I spent Wednesday night watching the Bobcats get pummeled by the Bulls, and then I had to spend the following morning on the subway watching this guy get pummeled by what smelled like Old Gran Dad. Both visual experiences were equally depressing. It’s just no fun watching people futilely attempt something at which they’re pathetically overmatched—whether it’s being competitive against the probable NBA Eastern Conference finalists or soberly transporting a bag of plastic recyclables.
The totality of the Bulls’ onslaught was impressive: they shot 48%, outrebounded Charlotte by 19, and they passed the ball around like it was gonorrhea, putting up 29 assists against just 9 turnovers. Just as remarkably, they spread the playing time like lard at a Cracker Barrel, with 9 guys getting 20+ minutes. They won by 32 without their reigning MVP, thanks mostly to John Lucas III, the most inspiring “Lucas” since Corey Feldman. Meanwhile, their defense, #1 in efficiency, completely sucked the life out of Charlotte, limiting them to 30% shooting—only if you round up—and clamping down on the few remaining Bobcats scoring threats. Gerald Henderson was held to just 13 points because Ronnie Brewer and Richard Hamilton were in his shorts like a catheter, and the Bulls accelerated Byron Mullens’ steady dissolution as a useful player (3-of-11 from the field and an incredible -38 +/-). All in all, it was an overwhelming display by a dominant team, flexing its championship-contending muscles.
Given such a deflating defeat, the Bobcats looked surprisingly buoyant against the Grizzlies just two days later. First there was the wacky 17-4 start, causing Memphis coach Lionel Hollins to call an early timeout, storm the court, and yell at his kids like Claire Huxtable. Then there was that rarest of things for the Bobcats: athleticism! Gerald Henderson decided to take a trip to someplace he’s never been before: the rim. And what was that flash of white light in the second quarter that came out of nowhere to block Josh Selby’s layup? Why, it was Matt Carroll! There was no reason to expect this game to be competitive, and yet the Bobcats had an 8-point lead going into the 4th quarter.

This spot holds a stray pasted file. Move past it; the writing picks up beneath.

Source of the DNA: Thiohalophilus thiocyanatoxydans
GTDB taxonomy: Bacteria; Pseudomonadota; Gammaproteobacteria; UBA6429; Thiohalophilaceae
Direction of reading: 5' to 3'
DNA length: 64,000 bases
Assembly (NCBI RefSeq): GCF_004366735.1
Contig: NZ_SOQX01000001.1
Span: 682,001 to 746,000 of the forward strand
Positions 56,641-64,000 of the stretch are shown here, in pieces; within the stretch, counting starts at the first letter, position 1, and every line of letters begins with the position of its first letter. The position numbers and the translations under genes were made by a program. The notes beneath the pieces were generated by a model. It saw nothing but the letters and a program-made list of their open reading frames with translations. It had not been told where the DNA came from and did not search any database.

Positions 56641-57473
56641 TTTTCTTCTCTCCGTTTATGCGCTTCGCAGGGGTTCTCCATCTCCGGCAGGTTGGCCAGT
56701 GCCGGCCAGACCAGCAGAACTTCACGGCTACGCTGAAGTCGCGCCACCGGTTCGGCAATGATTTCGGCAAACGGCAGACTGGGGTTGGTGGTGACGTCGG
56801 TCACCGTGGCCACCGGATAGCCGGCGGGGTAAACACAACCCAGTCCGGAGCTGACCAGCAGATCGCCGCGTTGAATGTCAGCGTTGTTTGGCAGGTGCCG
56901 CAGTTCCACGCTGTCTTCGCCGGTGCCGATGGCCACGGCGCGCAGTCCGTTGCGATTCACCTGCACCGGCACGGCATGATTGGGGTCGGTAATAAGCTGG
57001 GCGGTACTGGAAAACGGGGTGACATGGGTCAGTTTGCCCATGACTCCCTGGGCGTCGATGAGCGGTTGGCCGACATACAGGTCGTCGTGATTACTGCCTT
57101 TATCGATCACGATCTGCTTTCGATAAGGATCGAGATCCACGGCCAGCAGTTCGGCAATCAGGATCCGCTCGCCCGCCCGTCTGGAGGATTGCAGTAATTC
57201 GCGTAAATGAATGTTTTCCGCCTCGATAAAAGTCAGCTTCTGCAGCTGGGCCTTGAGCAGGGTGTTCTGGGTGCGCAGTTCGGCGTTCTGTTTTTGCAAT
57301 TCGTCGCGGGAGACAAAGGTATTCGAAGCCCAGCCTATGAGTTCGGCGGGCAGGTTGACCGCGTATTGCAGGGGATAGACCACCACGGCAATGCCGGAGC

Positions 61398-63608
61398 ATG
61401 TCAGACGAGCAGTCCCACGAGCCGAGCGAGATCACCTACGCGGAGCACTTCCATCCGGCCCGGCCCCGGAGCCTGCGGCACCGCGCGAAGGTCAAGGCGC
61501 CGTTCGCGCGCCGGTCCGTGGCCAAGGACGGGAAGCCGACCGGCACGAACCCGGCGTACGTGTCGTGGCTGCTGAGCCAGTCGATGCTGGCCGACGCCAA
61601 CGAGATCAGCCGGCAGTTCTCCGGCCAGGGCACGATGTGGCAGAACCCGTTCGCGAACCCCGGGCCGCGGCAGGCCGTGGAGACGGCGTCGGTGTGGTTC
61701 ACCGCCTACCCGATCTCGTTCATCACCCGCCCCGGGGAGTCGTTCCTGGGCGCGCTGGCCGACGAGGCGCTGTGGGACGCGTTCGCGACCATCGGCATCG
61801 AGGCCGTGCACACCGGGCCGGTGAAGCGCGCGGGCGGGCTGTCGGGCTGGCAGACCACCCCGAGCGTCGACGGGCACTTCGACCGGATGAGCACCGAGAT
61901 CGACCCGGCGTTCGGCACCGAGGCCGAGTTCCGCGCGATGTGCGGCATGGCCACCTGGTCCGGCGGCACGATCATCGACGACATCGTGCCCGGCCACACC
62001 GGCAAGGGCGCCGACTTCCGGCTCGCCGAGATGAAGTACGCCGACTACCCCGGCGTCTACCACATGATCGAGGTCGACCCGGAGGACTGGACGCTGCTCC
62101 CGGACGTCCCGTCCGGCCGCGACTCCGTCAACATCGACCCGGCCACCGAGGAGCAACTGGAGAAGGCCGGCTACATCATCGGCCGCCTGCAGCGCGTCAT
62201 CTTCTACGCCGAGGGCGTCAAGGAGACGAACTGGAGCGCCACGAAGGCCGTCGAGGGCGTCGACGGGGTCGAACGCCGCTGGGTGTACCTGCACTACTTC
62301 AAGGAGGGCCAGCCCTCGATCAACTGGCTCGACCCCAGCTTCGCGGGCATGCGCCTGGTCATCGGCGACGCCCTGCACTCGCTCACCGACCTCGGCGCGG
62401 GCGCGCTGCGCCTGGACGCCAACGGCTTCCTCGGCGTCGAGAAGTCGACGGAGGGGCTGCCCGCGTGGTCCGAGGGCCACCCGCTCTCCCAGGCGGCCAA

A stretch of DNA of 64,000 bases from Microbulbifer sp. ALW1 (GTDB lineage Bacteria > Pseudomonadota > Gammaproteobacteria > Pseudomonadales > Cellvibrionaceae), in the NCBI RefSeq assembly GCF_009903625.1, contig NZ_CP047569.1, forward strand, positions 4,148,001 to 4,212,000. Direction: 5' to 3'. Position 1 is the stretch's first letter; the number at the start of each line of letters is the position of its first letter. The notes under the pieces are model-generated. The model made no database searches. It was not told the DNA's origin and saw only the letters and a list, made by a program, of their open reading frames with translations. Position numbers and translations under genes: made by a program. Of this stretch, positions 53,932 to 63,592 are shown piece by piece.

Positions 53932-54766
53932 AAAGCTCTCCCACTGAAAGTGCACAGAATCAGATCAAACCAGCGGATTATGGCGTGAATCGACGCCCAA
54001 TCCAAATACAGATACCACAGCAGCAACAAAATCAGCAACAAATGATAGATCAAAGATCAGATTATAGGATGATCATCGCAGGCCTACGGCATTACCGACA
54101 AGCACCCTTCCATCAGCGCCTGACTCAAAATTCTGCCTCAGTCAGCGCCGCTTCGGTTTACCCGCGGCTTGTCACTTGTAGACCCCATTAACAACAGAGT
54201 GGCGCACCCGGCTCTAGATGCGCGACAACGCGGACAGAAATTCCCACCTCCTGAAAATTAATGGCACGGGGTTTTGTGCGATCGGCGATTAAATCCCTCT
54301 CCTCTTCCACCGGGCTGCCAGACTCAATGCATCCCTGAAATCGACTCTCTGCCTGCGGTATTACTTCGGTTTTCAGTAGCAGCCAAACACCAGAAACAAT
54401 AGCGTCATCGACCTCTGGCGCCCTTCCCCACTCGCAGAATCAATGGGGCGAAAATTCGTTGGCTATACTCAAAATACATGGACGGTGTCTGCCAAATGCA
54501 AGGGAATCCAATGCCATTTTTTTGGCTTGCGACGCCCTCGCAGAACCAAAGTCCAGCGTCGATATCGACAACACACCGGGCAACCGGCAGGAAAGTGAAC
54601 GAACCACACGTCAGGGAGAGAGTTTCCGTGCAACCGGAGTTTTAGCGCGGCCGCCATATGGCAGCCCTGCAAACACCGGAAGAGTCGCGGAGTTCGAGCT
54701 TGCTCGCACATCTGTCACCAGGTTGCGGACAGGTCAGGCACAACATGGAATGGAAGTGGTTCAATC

And unfortunately, that’s when the Grizzlies realized that they’ve won 543% more games than us. Memphis opened up the fourth with a jumper, a slam dunk, and a 3-pointer. After the two teams muddled around for the next few minutes to tie it up at 71, the Bobcats unleashed a staggering array of turnovers and missed shots: first Henderson’s feet had a fight with the sideline and lost, then Kemba Walker passed the ball directly to the Grizzlies on two consecutive possessions, leading to two straight Grizzly fast break dunks (also leading Bobcats fans to wonder if he’ll ever be as effective at creating fast breaks with his own team). Two Walker clanks and an ill-advised Derrick Brown shot later, and the Bobcats were out of business faster than Rich Ross, with the turnovers and bad shots being our John Carter.
That leaves us with four games to play, but with some critical questions still left unanswered. Will the team get at least one win? Will Jamario Moon make at least one basket? Will Moon’s PER (currently -2.9) break the positive-barrier? Has Tyrus Thomas actually been let out of the locker that Paul Silas shoved him in? I’m still hoping the answer to all of these is “yes.” Well, maybe not the last one.